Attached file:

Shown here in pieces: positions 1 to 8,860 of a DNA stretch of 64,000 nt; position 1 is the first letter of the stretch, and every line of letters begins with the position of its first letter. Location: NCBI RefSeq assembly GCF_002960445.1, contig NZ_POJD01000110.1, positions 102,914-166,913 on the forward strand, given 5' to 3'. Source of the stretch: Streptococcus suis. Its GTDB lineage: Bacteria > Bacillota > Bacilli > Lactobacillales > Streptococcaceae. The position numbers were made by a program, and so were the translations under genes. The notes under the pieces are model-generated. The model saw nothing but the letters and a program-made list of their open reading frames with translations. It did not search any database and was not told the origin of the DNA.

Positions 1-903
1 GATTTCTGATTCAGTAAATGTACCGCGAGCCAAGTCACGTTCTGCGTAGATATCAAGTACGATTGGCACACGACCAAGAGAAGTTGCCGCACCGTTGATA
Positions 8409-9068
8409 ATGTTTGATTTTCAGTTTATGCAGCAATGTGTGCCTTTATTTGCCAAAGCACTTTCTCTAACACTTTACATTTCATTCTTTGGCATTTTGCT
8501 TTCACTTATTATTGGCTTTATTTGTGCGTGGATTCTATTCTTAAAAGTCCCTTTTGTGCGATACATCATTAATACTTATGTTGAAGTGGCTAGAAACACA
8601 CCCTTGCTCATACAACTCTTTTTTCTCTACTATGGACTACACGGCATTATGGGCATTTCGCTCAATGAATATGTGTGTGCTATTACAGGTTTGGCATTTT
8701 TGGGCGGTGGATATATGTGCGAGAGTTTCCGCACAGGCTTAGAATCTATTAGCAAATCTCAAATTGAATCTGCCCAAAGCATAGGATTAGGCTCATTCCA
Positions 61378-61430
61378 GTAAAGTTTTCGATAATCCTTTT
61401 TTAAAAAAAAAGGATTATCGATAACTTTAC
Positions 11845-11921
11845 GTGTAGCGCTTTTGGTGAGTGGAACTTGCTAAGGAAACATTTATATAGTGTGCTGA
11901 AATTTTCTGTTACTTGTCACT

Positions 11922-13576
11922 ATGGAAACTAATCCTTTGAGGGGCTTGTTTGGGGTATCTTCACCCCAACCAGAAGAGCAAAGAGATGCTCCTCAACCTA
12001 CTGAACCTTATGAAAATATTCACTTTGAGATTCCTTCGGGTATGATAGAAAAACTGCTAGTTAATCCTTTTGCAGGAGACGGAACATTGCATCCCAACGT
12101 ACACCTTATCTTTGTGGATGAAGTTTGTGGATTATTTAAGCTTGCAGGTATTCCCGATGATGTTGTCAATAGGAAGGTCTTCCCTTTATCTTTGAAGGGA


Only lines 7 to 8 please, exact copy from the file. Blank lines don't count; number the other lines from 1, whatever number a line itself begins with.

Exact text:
8601 CCCTTGCTCATACAACTCTTTTTTCTCTACTATGGACTACACGGCATTATGGGCATTTCGCTCAATGAATATGTGTGTGCTATTACAGGTTTGGCATTTT
8701 TGGGCGGTGGATATATGTGCGAGAGTTTCCGCACAGGCTTAGAATCTATTAGCAAATCTCAAATTGAATCTGCCCAAAGCATAGGATTAGGCTCATTCCA